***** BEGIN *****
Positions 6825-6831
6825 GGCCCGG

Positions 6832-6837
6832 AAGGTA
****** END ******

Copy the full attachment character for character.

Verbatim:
Positions 6825-6831
6825 GGCCCGG

Positions 6832-6837
6832 AAGGTA